ElI5: Why do we still have to check in for flights?

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And why (at least with my experience) is it normally only allowed 24 hours in advance? Why not more, less, or even not at all with modern tech able to know where we are?

In: Engineering

3 Answers

Anonymous 0 Comments

It’s not a technological limitation. It’s double checking that the person that bought the ticket still intends to fly, with enough heads you can adapt if there’s changes. But no so much heads up that checkin becomes invalid.

Just like how if you make plans with a friends a month out you probably double check a day or so before.

And tracking people’s location is a *big* privacy issue.

Anonymous 0 Comments

I don’t understand “still.” Checking in serves the same purpose it always has – it tells the airplane that you will be boarding the flight, and how many bags you’ll be bringing. A surprising number of passengers pull a no-show, which allows the airline to offer their seat to a standby passenger.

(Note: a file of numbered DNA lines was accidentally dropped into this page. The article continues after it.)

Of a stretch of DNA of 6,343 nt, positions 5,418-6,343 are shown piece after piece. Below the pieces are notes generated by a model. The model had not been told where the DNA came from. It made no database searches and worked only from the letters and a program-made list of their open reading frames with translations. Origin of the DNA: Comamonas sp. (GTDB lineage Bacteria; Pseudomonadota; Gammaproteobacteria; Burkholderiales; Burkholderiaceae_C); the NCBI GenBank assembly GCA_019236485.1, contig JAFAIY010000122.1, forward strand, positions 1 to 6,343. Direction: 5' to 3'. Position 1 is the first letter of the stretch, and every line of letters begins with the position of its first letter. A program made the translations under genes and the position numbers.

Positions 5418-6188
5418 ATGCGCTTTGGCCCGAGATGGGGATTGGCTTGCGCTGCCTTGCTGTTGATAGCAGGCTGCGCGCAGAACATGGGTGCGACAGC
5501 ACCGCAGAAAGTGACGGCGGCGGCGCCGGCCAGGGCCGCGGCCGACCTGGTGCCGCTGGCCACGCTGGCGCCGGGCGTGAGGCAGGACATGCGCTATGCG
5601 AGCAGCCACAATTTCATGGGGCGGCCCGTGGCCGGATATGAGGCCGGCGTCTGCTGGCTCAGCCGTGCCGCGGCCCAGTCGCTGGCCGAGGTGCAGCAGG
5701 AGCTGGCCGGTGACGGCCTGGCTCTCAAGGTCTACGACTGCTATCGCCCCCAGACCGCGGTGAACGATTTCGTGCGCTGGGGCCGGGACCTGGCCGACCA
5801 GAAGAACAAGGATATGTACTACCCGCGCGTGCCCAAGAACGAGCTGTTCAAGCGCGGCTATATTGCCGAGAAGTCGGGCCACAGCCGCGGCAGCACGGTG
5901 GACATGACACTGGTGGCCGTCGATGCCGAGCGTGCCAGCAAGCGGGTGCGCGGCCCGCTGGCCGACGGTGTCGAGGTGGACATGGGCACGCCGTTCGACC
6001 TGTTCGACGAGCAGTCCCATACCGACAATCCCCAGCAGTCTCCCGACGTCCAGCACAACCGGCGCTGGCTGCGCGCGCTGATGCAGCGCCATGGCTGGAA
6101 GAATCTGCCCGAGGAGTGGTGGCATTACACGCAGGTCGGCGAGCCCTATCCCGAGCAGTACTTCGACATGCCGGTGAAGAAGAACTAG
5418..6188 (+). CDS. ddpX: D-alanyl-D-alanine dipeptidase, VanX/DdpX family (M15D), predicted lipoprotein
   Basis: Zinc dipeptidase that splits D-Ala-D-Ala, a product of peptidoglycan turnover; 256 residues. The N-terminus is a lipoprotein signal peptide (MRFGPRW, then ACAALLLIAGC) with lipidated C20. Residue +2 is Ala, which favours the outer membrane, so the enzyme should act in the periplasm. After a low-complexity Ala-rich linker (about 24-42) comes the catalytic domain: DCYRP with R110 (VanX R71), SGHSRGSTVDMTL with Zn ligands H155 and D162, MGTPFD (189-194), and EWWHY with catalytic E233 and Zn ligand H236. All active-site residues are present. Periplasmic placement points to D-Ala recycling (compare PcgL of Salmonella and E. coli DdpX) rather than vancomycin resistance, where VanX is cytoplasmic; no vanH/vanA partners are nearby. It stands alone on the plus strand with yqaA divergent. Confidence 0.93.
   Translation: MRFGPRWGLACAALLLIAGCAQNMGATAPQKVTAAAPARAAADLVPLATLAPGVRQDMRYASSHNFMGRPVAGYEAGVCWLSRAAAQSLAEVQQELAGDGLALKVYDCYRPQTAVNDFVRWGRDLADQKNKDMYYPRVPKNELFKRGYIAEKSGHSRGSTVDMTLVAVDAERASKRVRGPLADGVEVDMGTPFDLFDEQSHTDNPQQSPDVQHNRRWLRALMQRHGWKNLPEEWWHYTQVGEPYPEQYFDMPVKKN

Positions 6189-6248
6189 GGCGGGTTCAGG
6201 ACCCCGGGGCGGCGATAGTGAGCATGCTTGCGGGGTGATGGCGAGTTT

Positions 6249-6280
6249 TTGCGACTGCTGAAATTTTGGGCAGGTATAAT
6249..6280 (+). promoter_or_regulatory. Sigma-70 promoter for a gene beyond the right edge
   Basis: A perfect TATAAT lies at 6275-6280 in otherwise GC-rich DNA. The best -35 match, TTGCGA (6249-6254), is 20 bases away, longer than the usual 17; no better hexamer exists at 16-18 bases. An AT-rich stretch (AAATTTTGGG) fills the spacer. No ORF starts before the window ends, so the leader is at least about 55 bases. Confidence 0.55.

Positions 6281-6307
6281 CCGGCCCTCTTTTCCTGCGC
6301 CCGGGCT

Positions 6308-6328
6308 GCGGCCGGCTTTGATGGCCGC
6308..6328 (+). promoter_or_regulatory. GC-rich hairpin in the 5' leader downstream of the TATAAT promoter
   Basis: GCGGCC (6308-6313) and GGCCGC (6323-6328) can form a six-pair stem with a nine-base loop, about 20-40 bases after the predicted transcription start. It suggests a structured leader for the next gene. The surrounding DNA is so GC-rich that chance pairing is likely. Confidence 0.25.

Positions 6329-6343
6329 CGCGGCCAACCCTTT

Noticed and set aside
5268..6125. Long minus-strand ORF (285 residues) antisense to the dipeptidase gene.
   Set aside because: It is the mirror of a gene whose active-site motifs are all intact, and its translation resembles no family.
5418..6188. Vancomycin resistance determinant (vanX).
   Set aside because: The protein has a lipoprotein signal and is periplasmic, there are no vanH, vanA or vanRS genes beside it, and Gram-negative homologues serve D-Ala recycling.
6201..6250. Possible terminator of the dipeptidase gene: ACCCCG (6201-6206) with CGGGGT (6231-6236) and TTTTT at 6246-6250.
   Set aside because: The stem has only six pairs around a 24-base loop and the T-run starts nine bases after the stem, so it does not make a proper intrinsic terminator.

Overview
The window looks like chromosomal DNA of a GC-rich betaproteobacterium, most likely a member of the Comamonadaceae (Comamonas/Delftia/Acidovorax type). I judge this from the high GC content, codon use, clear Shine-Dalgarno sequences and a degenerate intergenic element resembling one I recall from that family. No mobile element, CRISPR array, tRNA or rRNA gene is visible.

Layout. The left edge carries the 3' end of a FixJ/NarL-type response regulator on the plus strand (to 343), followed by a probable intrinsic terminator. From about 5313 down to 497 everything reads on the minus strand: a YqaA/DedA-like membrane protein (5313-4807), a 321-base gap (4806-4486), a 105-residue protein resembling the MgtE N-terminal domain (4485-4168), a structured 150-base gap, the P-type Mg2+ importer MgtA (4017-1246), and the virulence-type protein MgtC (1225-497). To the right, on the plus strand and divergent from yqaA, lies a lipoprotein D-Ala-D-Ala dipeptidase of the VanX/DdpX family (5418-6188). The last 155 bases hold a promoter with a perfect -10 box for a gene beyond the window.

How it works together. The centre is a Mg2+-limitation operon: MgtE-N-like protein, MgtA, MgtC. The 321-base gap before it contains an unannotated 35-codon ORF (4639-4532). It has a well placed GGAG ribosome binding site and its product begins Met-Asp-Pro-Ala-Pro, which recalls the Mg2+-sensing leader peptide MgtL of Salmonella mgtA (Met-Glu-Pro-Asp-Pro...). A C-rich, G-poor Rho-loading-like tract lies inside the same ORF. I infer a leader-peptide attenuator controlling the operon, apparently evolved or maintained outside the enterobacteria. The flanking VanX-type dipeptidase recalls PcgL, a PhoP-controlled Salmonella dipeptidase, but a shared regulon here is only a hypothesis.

Please explain how you think “modern tech” would eliminate this. I don’t want American Airlines tracking my location so they know if I’m in the airport or not

Anonymous 0 Comments

>And why (at least with my experience) is it normally only allowed 24 hours in advance? Why not more, less, or even not at all with modern tech able to know where we are?   

It is allowed to check in far earlier than that (up to a month for most airlines), but that requires you to pay extra, usually by reserving a specific seat. You are allowed to check in for free 24 hours before the flight. The reason this is done is to ensure that you show up or at least make up the loss for you not showing up. Airlines hate having empty seats so they do everything in their power to make sure planes are full when they take off. That’s from a business perspective since every empty seat means less money, but they also need to know exactly how many people show up and how many bags they have for logistics. Based on that they can determine how much fuel the aircraft needs, if it’s exceeding the weight limits (that could lead to potential problems) etc.